Vaccine Therapies for Cancer: Then and Now

Target Oncol. 2021 Mar;16(2):121-152. doi: 10.1007/s11523-020-00788-w. Epub 2021 Jan 29.


There are strong biologic and preclinical rationales for the development of therapeutic cancer vaccines; however, the clinical translation of this treatment strategy has been challenging. It is now understood that many previous clinical trials of cancer vaccines used target antigens or vaccine designs that inherently lacked sufficient immunogenicity to induce clinical responses. Despite the historical track record, breakthrough advances in cancer immunobiology and vaccine technologies have supported continued interest in therapeutic cancer vaccinations, with the hope that next-generation vaccine strategies will enable patients with cancer to develop long-lasting anti-tumor immunity. There has been substantial progress identifying antigens and vaccine vectors that lead to strong and broad T cell responses, tailoring vaccine designs to achieve optimal antigen presentation, and finding combination partners employing complementary mechanisms of action (e.g., checkpoint inhibitors) to overcome the diverse methods cancer cells use to evade and suppress the immune system. Results from randomized, phase 3 studies testing therapeutic cancer vaccines based on these advances are eagerly awaited. Here, we summarize the successes and failures in the clinical development of cancer vaccines, address how this historical experience and advances in science and technology have shaped efforts to improve vaccines, and offer a clinical perspective on the future role of vaccine therapies for cancer.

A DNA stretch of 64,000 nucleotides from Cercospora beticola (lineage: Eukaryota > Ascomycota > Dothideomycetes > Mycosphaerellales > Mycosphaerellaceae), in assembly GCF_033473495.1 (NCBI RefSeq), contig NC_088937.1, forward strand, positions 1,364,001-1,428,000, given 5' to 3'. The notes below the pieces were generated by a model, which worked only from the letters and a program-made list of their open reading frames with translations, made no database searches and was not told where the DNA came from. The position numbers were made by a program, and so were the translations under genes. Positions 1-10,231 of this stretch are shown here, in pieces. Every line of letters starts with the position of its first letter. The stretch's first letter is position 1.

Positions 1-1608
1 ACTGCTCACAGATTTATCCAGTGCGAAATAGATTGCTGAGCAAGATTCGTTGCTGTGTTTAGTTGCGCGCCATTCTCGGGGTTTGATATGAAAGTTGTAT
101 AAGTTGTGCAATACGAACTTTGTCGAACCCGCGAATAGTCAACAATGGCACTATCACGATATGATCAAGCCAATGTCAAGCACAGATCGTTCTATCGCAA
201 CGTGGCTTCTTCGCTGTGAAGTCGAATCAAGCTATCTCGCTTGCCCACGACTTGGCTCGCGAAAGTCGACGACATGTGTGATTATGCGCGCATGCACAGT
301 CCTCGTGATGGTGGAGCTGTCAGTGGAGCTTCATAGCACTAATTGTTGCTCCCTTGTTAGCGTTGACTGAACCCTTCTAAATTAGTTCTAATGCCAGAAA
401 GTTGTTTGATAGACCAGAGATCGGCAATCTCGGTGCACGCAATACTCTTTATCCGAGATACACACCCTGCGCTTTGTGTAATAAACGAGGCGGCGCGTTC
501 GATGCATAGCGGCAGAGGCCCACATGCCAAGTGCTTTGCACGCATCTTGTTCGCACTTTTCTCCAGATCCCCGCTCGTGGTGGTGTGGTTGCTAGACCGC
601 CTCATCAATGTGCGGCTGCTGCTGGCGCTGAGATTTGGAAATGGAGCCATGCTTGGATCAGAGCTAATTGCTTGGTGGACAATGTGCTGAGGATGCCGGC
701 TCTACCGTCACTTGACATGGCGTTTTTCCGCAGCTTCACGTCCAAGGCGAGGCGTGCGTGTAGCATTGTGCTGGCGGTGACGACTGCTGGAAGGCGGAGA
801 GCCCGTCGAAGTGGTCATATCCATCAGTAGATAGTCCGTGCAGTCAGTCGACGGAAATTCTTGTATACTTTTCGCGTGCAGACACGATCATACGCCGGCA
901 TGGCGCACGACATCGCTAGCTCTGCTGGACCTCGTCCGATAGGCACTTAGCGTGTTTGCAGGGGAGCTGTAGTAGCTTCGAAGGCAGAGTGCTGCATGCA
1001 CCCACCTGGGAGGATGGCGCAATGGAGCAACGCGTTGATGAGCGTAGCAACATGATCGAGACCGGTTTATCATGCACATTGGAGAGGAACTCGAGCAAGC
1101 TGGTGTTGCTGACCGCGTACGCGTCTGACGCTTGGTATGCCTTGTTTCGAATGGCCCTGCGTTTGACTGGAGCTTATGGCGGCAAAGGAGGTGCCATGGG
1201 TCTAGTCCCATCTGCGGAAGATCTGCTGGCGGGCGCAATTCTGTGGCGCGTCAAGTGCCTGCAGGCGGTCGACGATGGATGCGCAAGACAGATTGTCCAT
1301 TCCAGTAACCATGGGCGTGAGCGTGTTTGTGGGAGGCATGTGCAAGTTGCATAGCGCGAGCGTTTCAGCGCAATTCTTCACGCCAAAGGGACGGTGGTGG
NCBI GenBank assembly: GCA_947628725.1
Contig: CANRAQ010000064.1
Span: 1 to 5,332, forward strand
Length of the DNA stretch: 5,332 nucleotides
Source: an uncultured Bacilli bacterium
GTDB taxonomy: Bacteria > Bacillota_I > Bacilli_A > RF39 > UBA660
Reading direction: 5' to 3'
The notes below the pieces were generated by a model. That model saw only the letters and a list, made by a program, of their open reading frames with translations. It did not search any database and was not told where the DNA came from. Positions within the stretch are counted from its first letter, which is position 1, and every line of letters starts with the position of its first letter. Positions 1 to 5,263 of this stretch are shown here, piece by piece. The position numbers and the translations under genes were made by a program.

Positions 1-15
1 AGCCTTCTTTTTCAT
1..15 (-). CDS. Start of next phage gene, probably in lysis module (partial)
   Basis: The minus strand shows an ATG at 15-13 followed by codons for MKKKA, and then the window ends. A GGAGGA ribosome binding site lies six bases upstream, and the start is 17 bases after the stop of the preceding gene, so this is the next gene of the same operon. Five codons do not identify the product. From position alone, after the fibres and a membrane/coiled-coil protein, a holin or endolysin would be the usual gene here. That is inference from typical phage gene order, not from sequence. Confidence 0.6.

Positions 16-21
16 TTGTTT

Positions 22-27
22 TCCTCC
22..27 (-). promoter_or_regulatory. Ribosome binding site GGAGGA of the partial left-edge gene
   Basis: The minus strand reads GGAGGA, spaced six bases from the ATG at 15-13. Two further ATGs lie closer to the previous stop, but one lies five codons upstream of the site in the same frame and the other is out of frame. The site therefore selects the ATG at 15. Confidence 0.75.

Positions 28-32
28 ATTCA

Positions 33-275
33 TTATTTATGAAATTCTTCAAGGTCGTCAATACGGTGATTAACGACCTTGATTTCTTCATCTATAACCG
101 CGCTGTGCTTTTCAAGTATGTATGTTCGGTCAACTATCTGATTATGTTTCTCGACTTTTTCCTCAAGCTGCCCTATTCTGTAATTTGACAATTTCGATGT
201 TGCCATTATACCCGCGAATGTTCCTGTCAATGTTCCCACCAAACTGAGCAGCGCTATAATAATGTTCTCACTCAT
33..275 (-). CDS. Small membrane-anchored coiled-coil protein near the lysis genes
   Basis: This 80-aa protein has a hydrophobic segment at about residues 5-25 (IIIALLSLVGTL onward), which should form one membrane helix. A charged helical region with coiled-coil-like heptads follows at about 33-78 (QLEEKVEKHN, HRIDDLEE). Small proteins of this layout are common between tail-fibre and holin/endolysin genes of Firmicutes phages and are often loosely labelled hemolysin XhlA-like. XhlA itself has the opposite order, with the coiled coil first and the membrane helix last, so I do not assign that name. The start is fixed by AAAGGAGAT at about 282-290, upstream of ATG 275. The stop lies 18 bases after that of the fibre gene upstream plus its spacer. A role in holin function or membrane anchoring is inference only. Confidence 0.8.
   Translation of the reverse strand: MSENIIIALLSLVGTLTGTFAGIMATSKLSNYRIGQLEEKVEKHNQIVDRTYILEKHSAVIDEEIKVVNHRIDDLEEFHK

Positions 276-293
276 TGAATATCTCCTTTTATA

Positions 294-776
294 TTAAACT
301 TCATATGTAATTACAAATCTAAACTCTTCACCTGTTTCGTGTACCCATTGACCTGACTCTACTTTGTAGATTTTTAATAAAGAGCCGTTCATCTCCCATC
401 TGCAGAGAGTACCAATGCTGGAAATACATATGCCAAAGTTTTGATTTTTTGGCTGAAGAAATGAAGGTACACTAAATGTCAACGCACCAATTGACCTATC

Publication types

  • Research Support, Non-U.S. Gov't
  • Review

MeSH terms

  • Cancer Vaccines / pharmacology
  • Cancer Vaccines / therapeutic use*
  • Humans
  • Neoplasms / drug therapy*


  • Cancer Vaccines